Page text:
Written by: Tanya Wigmore
Published: 17 October, 2020
Most agency founders start out as freelancers who are busy doing their own thing. Their initial client projects are small, scrappy and confined to a budget. But with consistent effort over time, something magical can start to happen. They win more clients, are able to hire people, and their freelancing gig transforms into an entity with different needs, painpoints and benefits.
Here's a look at the most common stages of agency growth for entrepreuers. Whereabouts in this journey do you see yourself?
First, it's all you: sales, service delivery, operations, HR, finance, and more. Most of these roles don't even really matter. You're the one getting the work, doing the work, reporting to the client and invoicing the work. After payment, you have the autonomy to decide how much money you're going to pay yourself or reinvest in the company.
As you get busier, can afford it, or when you realize that there are certain things you can't do (ahem, accounting) you start to hire some part-time help. Whether it's a bookkeeper, EA, or a sub-contractor, you're leveraging the help of someone else on an 'as-needed' basis.
You have full autonomy and get to keep what you earn! You can set your own prices, turn down work that doesn't excite you, and decide how much you're going to commit to. Most of the money that comes in goes right into your pocket.
Your income is directly tied to your time and availability. If you're slow or need to take a breather, your revenue is affected. If you overestimated your capacity, you might not be able to manage or deliver everything you've committed to. You're limited in the work you can take on because your expertise and experience is also limited. Being a solopreneur can also be a bit lonely as you have no one to collaborate with on a daily basis.
Not enough resources (people or money)
Hard to recruit great team members
Hard to retain great team members
Susceptible to revenue changes
Take on poor fit clients
Take on poor fit resources
You hit the mid-sized agency status when you're overseeing all the things that are happening in your agency but you're not doing many of them yourself anymore. At this stage you might have hired someone to take control of the finances, someone to do the lion's share of the work, an EA to take the day-to-day stuff and some additional team members with complementary skills so you can expand your service offering. Your team is mostly full-time or dedicated part-time and you have financial commitments to them and dedicated time and delivery expectations of them.
You have more time and resource capacity to work on the business instead of in the business. You can attend events, do speaking engagements, build relationships and biz dev your heart out to help you bring in more work. You're also feeling better about that because when that work comes in you know that you'll be able to get it done.
You have overhead with payroll and maybe even an office. That overhead is likely a big chunk of your expenses and is one of your biggest risks. You are likely earning your income from the profit margins of the work you give your team; if your ratio of revenue to payroll is low it means you might not get a paycheck.
Communication delays: everything goes through you and you are a bottleneck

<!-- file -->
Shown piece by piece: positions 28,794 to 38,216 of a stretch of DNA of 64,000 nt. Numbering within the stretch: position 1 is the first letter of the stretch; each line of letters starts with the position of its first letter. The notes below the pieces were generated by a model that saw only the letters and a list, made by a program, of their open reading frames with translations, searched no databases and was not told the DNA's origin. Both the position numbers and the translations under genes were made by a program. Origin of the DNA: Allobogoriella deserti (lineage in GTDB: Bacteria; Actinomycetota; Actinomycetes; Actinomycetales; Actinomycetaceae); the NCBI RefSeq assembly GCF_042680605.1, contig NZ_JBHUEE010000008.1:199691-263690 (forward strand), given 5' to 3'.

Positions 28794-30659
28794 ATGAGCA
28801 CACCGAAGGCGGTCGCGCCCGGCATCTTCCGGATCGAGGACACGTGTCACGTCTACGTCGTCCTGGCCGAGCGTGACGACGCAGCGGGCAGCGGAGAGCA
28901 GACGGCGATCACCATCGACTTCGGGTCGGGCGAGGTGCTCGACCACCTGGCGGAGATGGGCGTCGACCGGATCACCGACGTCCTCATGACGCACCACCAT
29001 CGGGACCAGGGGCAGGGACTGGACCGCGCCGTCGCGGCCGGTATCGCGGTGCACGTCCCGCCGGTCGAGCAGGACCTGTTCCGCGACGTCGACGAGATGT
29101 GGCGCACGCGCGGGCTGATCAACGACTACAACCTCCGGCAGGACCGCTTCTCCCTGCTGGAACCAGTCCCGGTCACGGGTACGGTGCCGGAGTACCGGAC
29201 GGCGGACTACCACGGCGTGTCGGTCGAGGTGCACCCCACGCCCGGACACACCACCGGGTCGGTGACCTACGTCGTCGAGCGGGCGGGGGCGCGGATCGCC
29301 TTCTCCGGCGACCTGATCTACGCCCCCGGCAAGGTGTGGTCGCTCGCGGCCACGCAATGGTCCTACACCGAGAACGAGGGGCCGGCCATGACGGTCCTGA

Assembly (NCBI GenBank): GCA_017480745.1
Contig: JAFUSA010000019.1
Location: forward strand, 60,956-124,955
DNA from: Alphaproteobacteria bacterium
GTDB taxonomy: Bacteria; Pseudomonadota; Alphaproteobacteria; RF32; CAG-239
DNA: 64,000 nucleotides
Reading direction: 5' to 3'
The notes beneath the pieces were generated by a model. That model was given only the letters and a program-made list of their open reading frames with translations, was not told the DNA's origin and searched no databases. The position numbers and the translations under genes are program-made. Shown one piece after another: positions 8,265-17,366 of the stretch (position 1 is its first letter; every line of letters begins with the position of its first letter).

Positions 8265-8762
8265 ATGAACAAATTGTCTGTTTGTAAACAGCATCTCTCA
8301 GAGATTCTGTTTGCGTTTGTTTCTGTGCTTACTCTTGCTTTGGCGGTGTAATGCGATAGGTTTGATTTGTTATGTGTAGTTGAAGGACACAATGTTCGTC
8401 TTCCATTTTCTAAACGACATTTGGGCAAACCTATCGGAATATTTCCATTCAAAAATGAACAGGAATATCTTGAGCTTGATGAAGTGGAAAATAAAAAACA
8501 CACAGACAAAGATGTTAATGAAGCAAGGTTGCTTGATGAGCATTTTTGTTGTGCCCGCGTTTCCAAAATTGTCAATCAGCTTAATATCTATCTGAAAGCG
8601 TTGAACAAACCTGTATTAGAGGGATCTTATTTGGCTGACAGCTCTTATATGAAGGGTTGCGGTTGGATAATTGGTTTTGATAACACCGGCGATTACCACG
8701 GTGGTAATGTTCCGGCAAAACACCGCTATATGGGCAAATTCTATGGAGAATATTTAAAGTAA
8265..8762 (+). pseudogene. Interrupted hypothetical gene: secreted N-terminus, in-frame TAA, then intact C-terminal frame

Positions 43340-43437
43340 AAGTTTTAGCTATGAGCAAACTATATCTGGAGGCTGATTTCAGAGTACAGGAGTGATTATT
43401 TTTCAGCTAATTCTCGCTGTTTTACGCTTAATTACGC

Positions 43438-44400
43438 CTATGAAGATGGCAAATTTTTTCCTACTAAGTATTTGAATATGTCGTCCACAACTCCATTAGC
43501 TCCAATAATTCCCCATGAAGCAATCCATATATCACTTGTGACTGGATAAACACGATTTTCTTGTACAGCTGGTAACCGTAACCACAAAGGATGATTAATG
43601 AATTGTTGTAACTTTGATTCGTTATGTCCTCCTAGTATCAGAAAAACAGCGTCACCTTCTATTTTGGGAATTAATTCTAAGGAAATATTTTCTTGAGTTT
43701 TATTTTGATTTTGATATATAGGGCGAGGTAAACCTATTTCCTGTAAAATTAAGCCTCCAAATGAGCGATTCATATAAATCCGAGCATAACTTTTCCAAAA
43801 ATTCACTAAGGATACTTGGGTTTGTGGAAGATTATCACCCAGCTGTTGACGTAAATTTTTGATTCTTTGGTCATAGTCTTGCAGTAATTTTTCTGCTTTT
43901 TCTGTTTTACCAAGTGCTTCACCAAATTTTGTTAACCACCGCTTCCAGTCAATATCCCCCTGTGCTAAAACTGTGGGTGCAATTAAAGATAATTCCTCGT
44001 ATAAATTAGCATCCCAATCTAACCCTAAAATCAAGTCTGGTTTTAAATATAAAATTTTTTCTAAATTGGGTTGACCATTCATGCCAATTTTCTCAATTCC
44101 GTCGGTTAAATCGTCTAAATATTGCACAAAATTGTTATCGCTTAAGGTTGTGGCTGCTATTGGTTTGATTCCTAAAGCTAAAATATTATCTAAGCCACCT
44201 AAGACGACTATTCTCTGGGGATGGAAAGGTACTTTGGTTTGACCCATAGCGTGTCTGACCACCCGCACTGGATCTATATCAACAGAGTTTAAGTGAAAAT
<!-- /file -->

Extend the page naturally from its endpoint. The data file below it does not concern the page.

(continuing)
Poor inter/team communications because they're working through you and not with each other
Clients feel alienated/abandoned when you switch points of contact from you to someone else (or if you switch their main POC regularly)
Processes: it's on you to train every hire which can be time consuming in the short term
It becomes more work to run your agency and often with less financial reward for you
You move into the large agency stage when you are managing the managers. You no longer have 1:1 relationships with your clients and maybe not even the service delivery team. Decisions are made without your consultation or involvement. At this stage, your job has completely shifted from being a freelancer who needs to sell and execute a service themselves to learning how to be a leader who enables other people to have the autonomy and responsibility to make business decisions in your absence.
Being a larger agency opens opportunities to focus on culture, develop business strategies, and to have the team execute on bigger ideas. Your revenue and expenses are more consistent and predictable. Your income is more stable. You can take time off and know that operations will not be impacted by your absence.
You've become removed from the work that you enjoyed doing and you may not enjoy the work that you're doing now. You may need to hire someone to fill your "CEO/COO" roles if you have little passion or talent for business operations. You might not know where you fit in your own company anymore. You have more 'people problems', inefficiencies and bloat.
Hierarchy & bureaucracy: having meetings about meetings and more talking about what should happen instead of actually making things happen
Inefficiency & bloat
Lack of ownership/accountability: "pay grade" issues and deflection, often punctuated by "that's my not in my job description"
Complacency: "we've always done it this way" / "I don't think they'll want to change this"
Removed from the "front line" you can miss issues that are happening with your clients and within your business
KPIs become more important and can sometimes hurt more than help
Middle management becomes more important
Tanya Wigmore is the founder of CRO:NYX Digital and is passionate about growing healthy teams and businesses. With an extensive background in inbound marketing, search marketing, web analytics, CRO & UX, she's always finding new ways to apply optimize and improve.
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